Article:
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Dan's Films (Complete)

1. Wing Chun- 1994 (Never Seen #1, Stars Michelle Yeoh #1)
One of Michelle Yeoh's Hong Kong films before she hit it big over here, this is a perfect example of a martial arts action/comedy in the Hong Kong style. Yeoh plays Yim Wing Chun, the legendary founder of the Wing Chun Kung Fu style, but the film mostly focuses on the romantic misadventures of Wing Chun, her stinky merchant aunt, and their beautiful servant. Excellent kung fu, great comedy, and fun characters made this a great watch for me. 4/5.

2. Supercop- 1992 (Old Favorite #1, Stars Michelle Yeoh #2)
Released in the US in 1996, I saw this in the theaters and then not again until today. It still holds up, and Michelle Yeoh is an excellent counterpart for Jackie Chan in skill, martial arts talent, and comedic versatility. She also does most of her own stunts here, just like Chan. Although not my favorite of either actor's films, this is still a great part of both their filmographies. 4/5.

3. The Heroic Trio- 1993 (Never Seen #2, Stars Michelle Yeoh #3)
I find it hard to believe this was done after Supercop, as it was so schlocky and lacking in polish comparatively. The film is about three martial arts superheroines who try to stop a freaky demon from kidnapping babies that might be the next emperor. Yeoh plays one of the villains' servants who becomes a heroine. The first half was confusing, the second half somewhat entertaining. It did feature multiple uses of a flying guillotine, though, which was cool. Overall, not so great. 2/5.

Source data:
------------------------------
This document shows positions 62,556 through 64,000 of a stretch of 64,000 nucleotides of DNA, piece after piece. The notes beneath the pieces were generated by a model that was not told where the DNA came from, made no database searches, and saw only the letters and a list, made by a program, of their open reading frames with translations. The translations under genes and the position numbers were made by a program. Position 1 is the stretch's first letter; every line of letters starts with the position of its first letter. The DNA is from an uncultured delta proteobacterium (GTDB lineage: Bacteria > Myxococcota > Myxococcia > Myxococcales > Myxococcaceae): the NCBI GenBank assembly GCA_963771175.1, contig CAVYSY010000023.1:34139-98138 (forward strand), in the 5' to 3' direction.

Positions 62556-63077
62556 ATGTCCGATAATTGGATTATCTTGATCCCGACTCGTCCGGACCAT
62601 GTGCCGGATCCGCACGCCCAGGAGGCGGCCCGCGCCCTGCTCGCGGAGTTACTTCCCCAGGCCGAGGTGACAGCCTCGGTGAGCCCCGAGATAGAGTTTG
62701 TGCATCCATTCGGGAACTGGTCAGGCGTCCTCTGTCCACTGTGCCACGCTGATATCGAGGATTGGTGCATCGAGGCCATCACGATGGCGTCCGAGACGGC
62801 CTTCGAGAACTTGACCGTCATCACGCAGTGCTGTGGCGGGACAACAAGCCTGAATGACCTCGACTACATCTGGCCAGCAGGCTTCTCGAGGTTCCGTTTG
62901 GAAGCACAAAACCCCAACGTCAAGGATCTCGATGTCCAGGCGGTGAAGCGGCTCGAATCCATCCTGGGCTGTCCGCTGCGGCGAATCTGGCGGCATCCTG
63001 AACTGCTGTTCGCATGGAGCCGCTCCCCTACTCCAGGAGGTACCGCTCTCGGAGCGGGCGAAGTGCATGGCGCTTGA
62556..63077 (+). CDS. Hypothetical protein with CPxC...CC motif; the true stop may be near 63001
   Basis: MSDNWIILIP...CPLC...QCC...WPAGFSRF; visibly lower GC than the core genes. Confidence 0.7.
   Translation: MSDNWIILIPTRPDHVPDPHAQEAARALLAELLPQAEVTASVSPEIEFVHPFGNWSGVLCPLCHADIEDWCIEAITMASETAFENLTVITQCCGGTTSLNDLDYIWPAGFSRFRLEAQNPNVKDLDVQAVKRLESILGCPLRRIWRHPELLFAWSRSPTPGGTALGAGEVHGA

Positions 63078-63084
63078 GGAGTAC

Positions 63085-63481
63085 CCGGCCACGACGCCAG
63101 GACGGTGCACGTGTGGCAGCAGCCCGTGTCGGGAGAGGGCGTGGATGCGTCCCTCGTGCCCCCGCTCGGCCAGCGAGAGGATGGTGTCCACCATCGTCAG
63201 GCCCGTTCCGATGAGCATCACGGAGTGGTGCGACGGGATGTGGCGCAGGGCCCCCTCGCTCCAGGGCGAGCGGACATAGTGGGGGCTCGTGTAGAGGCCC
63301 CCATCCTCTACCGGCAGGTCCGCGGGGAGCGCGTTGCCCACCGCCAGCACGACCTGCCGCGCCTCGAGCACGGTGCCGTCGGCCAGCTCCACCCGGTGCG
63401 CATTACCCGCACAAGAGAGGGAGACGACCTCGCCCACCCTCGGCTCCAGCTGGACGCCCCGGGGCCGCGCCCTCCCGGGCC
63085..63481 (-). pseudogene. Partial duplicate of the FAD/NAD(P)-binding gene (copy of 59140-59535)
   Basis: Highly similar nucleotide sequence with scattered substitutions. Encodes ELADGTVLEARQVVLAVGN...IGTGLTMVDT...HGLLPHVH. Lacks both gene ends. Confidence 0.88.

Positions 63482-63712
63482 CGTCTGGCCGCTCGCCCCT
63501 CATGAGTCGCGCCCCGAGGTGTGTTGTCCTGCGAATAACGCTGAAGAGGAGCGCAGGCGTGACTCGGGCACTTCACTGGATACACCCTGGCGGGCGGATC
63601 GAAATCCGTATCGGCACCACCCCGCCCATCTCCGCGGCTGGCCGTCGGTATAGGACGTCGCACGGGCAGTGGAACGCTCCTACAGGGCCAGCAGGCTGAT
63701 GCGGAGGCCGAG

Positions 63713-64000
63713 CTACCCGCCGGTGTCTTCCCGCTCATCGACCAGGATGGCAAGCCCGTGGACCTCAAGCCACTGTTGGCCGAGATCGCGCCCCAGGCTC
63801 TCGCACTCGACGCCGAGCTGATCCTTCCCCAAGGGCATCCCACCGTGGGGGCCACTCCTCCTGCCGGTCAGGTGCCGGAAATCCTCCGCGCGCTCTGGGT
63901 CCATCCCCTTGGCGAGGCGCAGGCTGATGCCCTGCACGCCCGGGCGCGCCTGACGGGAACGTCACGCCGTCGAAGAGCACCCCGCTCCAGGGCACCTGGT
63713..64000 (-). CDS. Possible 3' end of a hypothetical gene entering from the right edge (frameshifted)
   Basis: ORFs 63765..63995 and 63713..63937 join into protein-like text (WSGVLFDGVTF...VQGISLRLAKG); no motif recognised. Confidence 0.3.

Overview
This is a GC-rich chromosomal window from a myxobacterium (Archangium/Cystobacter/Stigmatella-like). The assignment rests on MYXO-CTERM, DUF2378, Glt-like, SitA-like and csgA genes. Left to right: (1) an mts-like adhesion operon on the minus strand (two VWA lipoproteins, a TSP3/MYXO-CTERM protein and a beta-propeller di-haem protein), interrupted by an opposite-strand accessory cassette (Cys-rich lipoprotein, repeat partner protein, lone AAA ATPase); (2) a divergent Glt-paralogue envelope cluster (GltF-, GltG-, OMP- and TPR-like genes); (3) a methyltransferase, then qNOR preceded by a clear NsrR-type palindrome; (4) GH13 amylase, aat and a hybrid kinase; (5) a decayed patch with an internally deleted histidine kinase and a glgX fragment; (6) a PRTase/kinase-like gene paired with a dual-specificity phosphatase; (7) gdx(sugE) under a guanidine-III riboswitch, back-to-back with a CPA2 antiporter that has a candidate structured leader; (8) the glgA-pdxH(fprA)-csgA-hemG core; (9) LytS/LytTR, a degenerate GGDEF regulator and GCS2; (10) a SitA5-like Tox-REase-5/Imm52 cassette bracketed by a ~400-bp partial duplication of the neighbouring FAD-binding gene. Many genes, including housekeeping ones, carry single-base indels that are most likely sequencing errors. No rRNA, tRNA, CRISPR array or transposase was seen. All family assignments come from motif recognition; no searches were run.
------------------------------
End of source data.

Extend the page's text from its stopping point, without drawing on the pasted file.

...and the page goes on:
4. Return of the 5 Deadly Venoms AKA Crippled Avengers- 1978 (Never Seen #3, My Choice #1)
This is only called Return of the 5 Deadly Venoms because it stars 4 of the same actors who played Venoms in The 5 Deadly Venoms; plotwise, it has nothing to do with that movie. A Tiger style master and his son with no hands are total dicks and cripple four guys, making one deaf and dumb, one blind, one an idiot, and cutting off the last one's feet. Of course, the cripples learn kung fu and take revenge. The kung fu in this Shaw Brothers film is excellent, including some scenes with large iron rings that were breathtaking. 4/5.

5. The 36th Chamber of Shaolin- 1978 (Old Favorite #2)
One of the granddaddies of Hong King kung fu films, this introduced a lot of ideas that are commonplace now including the extended training sequence. It follows a young man, rebelling against the oppressive Qing government, who is driven from his home and goes to the Shaolin Temple to learn kung fu. The hero, San Te, is based on an actual historical figure, as these characters often are. The main actor, Gordon Liu, is a master of kung fu, as are most of the rest of the cast, and it shows in the amazing climactic fight sequence. I watched it with the commentary on, and it turns out that the RZA from Wu Tang Clan knows a shit-ton about kung fu movies. 5/5.

6. The One-Armed Swordsman- 1967 (Old Favorite #3)